Other jobs that children participated in were: being messengers, hospital orderlies, soldiers, canteen, bandages and stretcher carriers, assisting of surgeons and nurses, trench diggers, or shoe shiners.

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4. Heroic Deeds of Children During Wartime

The following five passages are stories of the heroic children during The Civil War.

  1. Johnny Cook, fifteen years old, was a bugler with the 4th U.S. Artillery. He participated in the battle of Antietam and noticed that the cannon worker had died. He then took over operations of the cannon and remarkably fought off three entire attacks by the South. Johnny Cook was awarded with a metal of honor for hisincredibly heroic work.
  2. Henry Shaler captured twenty five prisoners at the battle of Gettysburg. This is the most men that any man in the army was ableto capture. Henry shalerdid this by pretending to be a southerner soldier, telling the enemy (South) to stop shooting and put down their weapons in order to help him cary a wounded man to safety. When the enemy had obeyed his instruction, Shaler pulled out his pistoland was able to carry all twenty five men back to his camp asprisoners.
  3. Orion P. Howe was a drummer boy with the 55th Illinois Volunteers. Unfortunately, Howe was shot during the battle of Vicksburg. Withthis wound, the boywas still able to reach his general, General Sherman withan especially urgent request for newammunition.
  4. A boy from the 14th Connecticut Regiment was filling a coffee pot near the water when he was surrounded by southern soldiers,his enemy. The boyordered these soldiers to surrender, and thinking that the young child must not be alone, they obeyed his instruction. The boy took all of the southern soldier’s weapons and broughtthem back to hiscamp as prisoners.
  5. Johnny Clem ran away from his home to join the second Michigan Regiment. During the battle of Shiloh, Clem dropped his drum, grabbed a gun and shot aconfederate colonel. Clem became a war hero for his brave actions.

5. African American Slave Children

For the enslaved African American’s in America, this war meant freedom. Before the war bad begun, black children would risk their lives for a glimpse of freedom as they escaped with their families to the North. The majority of slaves felt that freedom was a priority, and retaining it was a miracle.
When president Abraham Lincoln issued the Emancipation Proclamation, the slaves of America were ecstatic as they would finally be able to taste freedom without risk. Yes, the enslavement by the whites was killed, but racism still appeared throughout the North and South. This racism caused for many of these ex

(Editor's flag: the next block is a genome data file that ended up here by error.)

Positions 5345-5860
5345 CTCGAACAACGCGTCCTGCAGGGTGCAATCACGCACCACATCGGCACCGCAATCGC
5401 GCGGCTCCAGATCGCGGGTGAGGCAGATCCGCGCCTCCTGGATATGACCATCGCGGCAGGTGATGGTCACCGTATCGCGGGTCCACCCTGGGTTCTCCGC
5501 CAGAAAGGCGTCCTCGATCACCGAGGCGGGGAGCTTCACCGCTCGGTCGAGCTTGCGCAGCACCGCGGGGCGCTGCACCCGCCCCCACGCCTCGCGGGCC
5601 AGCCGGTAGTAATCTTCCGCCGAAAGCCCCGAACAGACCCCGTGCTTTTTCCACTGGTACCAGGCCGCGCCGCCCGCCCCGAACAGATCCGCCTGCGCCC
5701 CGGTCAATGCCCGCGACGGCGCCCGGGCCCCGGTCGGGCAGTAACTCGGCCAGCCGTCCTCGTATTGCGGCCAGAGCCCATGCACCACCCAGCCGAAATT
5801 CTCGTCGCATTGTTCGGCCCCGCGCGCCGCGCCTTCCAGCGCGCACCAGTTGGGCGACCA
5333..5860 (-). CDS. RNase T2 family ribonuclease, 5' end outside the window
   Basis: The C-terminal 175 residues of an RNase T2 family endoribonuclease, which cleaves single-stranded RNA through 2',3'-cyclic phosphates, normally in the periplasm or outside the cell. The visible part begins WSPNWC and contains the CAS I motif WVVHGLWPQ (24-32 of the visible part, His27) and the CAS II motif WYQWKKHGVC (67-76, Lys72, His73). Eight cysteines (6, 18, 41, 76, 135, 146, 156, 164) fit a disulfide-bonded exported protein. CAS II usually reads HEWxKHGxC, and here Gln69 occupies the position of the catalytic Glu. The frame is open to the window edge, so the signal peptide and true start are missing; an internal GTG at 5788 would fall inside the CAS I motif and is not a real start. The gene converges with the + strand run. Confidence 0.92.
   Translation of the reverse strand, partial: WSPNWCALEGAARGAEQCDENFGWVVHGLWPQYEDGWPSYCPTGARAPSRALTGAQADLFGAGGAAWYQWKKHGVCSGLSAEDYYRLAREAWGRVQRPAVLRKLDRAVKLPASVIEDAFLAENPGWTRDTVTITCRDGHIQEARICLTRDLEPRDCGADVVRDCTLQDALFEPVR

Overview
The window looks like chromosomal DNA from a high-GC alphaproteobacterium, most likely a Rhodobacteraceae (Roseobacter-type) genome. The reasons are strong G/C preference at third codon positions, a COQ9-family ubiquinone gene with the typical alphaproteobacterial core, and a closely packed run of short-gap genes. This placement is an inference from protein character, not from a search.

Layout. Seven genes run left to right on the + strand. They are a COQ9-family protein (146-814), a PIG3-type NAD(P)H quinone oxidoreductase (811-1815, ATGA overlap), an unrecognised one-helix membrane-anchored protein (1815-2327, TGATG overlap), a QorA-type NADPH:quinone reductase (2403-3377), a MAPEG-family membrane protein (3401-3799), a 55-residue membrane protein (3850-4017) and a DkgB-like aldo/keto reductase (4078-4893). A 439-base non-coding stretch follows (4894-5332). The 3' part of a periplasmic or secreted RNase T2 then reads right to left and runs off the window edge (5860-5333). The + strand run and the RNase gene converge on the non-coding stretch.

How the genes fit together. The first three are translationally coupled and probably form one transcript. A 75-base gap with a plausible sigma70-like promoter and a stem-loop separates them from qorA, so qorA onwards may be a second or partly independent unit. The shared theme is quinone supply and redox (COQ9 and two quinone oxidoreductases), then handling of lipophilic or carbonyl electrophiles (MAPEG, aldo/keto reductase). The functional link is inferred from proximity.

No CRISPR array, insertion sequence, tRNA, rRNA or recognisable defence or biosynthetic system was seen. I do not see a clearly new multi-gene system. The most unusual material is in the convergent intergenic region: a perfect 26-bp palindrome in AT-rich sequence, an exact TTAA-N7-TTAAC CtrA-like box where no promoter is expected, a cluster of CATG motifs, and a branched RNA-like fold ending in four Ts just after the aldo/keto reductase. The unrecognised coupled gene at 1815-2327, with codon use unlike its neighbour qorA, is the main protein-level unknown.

-slaves, including children, to seek refuge in the Union lines as soldiers. They too, experienced the horrors of this brutal Civil War.

The encampment environments for emancipated slaves were harsh. They slept in wooden packing crates, the food was scarce, and disease was easilytransferred. As many as half of the blacks in these camps died of disease, such as Malaria and Typhoid. Some northerners set up schools and other programs to teach these underprivileged black children. No matter what they witnessed or endured, these African American children had revitalized hope for their future, as they were now officially free citizens of America.


6. After The War

In 1865, when the four-year war had come to an end, mixed feelings were projected throughout America’s North and South. Southern children were sad with their defeat while the northern children were jubilant with their win. Homes in the south were destroyed and fields remainedthe final resting place for rotting corpses. Desperate soldiers took animals and crops; many families faced starvation and disease. Almost child in America lost a relative or friend, and would continue to morn over their loss forever. These children of America will never forget what they saw, heard and read, they are scarred for life.

Despite these hardships, both the North and South, the black and white, and the young and old citizens of every American were thankful that the bloodiest war in had finally finished. With this in mind, the young children of America could now begin their lives as normal children should, with a clear sight into the future, not one clouded by blood and war.


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"Children of the Civil War." ThinkQuest. Oracle Foundation. Web. 29 May 2012. <>.

"Children and the Civil War | Research & Encyclopedia Articles." BookRags. BookRags. Web. 29 May 2012. <>.


Orion P. Howe:*

John Cook:
"John Cook – Bugler." John Cook – Bugler. Web. 29 May 2012. <>.

Aftermath of civil war:

black soldiers poster: